After a year of navigating the COVID-19 pandemic, it’s not uncommon for employees to face stress and a feeling of hitting the wall –– or multiple walls along the way. The current stage may prove extra difficult as teams feel both close to the end but with a long road still ahead before a sense of normalcy returns.
At this stage in the pandemic, employers need to have a comprehensive strategy for identifying signs of burnout and supporting employees that may be facing difficulties. Here are ways that organizations can mitigate employee burnout and foster resiliency in the workplace.
Plan ahead for flexible arrangements
One source of stress for employees may be how their work arrangements change –– or don’t change –– as a result of vaccinations and returning to work. Communicate now with teams about their preferences and how you may be able to accommodate their needs in the future, whether that’s working from home, hybrid or a return to a physical location to reduce isolation and increase collaboration. Don’t assume all employees have the same preference, but listen and talk through solutions.
Discuss training and education
Anyone can feel stuck in a rut when they’ve been in their home for a year, and that can extend to a sense of sameness in a work routine. Even if promotions aren’t available right now, it’s still helpful to initiate career conversations, discuss training and upskilling, and look to future opportunities. Knowing that growth can come through on the other side of the crisis can help build motivation and resiliency.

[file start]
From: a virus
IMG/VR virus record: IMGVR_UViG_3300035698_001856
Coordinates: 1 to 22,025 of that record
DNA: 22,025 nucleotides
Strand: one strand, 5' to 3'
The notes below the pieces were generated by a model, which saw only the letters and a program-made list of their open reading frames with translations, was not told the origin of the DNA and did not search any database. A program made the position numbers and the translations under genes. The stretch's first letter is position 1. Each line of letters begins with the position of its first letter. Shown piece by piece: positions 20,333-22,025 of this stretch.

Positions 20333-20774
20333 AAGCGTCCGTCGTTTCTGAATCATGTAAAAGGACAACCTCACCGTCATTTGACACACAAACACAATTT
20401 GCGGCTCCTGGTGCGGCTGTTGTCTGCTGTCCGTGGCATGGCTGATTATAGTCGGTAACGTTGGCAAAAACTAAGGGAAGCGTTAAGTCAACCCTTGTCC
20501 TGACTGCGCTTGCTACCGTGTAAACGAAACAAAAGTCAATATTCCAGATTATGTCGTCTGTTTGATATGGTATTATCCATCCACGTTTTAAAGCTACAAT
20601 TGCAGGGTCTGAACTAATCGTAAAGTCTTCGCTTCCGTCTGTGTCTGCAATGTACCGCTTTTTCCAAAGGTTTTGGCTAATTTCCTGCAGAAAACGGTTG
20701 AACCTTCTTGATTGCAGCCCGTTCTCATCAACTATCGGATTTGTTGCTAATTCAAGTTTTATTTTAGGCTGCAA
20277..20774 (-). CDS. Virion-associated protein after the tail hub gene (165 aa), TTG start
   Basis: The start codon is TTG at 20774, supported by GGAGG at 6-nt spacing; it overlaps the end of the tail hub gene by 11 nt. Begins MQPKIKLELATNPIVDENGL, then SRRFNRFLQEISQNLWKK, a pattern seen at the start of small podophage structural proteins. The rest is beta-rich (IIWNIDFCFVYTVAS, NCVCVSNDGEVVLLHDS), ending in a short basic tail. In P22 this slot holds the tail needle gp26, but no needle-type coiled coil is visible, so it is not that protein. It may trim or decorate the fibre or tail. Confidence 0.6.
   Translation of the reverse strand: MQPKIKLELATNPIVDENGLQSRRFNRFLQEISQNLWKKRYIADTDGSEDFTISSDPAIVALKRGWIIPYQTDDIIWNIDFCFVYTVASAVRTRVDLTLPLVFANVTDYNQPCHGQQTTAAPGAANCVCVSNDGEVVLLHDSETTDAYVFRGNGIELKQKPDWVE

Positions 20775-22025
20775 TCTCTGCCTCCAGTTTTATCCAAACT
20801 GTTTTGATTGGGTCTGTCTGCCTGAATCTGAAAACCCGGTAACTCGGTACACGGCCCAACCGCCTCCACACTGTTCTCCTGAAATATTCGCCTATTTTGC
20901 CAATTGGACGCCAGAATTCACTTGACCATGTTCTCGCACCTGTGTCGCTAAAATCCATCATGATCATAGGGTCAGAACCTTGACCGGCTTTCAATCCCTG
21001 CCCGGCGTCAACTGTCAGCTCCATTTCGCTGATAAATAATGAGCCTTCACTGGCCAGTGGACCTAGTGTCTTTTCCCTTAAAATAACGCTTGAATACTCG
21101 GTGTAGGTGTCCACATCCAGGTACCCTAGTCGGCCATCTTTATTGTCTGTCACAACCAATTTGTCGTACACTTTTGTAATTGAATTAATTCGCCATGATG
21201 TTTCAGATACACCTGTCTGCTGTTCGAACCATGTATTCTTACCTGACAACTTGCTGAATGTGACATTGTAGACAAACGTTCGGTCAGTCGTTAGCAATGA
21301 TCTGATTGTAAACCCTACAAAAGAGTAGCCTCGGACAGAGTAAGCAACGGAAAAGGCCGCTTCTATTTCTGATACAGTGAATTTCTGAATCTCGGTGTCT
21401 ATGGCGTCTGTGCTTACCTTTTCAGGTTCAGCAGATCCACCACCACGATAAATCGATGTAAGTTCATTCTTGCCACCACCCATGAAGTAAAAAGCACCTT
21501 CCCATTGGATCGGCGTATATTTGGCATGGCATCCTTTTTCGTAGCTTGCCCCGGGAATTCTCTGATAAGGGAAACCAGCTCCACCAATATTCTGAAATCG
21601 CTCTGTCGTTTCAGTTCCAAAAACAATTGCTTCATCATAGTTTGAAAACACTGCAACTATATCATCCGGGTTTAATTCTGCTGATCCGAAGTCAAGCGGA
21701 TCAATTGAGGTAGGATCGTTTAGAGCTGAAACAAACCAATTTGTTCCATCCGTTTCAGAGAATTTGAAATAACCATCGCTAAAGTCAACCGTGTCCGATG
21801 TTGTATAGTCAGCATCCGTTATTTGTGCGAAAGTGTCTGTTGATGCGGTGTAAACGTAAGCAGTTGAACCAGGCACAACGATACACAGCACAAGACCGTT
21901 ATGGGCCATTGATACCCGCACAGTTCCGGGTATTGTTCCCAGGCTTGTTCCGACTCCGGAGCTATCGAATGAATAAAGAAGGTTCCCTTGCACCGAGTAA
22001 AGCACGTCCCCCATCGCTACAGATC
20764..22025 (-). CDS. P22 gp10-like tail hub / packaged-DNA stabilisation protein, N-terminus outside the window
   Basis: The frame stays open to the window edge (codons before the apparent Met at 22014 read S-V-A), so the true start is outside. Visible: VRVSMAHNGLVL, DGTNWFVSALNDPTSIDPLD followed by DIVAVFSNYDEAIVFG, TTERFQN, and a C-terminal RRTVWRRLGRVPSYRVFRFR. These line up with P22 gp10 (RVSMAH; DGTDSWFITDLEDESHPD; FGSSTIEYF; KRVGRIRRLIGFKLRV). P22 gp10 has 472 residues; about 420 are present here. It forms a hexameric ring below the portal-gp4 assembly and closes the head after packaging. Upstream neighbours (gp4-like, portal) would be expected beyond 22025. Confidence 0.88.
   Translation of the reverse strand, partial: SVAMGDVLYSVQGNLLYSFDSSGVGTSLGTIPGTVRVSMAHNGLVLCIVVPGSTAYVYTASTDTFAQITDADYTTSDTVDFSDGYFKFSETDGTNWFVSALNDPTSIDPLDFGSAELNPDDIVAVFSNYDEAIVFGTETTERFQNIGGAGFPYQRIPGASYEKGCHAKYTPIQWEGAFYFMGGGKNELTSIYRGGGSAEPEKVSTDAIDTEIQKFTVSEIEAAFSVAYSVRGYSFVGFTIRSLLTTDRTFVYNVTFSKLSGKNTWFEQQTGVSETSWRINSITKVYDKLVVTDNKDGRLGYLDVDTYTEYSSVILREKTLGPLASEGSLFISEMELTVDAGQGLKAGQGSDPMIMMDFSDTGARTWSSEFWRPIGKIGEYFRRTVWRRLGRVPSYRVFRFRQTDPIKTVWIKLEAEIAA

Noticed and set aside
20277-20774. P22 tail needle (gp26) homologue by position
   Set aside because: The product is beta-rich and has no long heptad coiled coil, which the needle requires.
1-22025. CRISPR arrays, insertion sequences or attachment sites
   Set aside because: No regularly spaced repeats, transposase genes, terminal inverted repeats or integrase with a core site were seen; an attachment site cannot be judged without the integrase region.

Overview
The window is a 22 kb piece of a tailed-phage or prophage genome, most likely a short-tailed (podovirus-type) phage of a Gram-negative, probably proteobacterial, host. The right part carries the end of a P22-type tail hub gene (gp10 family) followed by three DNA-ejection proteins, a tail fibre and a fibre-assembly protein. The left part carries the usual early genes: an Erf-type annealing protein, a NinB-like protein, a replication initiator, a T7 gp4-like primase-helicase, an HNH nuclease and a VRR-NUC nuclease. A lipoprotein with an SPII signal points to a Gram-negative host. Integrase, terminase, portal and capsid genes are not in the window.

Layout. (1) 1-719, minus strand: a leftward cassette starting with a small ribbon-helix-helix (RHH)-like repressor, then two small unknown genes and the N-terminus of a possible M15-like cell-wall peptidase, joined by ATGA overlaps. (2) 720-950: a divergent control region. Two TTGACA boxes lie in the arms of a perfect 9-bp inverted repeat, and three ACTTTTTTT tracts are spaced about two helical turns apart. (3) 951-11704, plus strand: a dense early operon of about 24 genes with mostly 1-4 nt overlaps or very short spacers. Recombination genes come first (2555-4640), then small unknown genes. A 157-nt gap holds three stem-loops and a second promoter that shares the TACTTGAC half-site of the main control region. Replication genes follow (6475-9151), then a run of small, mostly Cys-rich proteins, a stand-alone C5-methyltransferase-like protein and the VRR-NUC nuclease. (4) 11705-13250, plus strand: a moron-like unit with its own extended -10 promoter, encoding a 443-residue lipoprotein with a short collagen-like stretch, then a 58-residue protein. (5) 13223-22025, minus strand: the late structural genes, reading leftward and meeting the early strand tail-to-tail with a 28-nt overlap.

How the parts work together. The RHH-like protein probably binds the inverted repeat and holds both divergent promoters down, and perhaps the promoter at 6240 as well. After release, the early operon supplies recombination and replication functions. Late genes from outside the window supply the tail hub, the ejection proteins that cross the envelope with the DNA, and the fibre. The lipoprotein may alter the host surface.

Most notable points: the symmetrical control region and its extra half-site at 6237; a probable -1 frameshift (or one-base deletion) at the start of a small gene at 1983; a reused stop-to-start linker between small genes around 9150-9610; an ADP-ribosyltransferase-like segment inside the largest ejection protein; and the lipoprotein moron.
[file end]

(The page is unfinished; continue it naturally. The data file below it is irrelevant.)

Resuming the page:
Provide self-care and health options
Knowing this can be an isolating time, many organizations are offering support through HR and partnerships with outside services, including online mental health counseling. Managers should make sure they are well versed in these offerings and provide them proactively and regularly to employees, especially before employee wellbeing declines.
Remind employees to take breaks
One of the simplest interventions can also be one of the most effective –– regularly reminding and encouraging employees to take breaks, disconnect and take their vacation time. The digital always-on culture of working where you live can easily lead to burnout if there aren’t boundaries put in place -- and a supportive management system to encourage them.
Finally, know that working toward combating burnout is going to take regular practice over the coming months, as the world economy isn’t out of the woods in COVID-19. Organizations should stay vigilant in protecting not just their employee physical health, but also their mental and emotional health as well.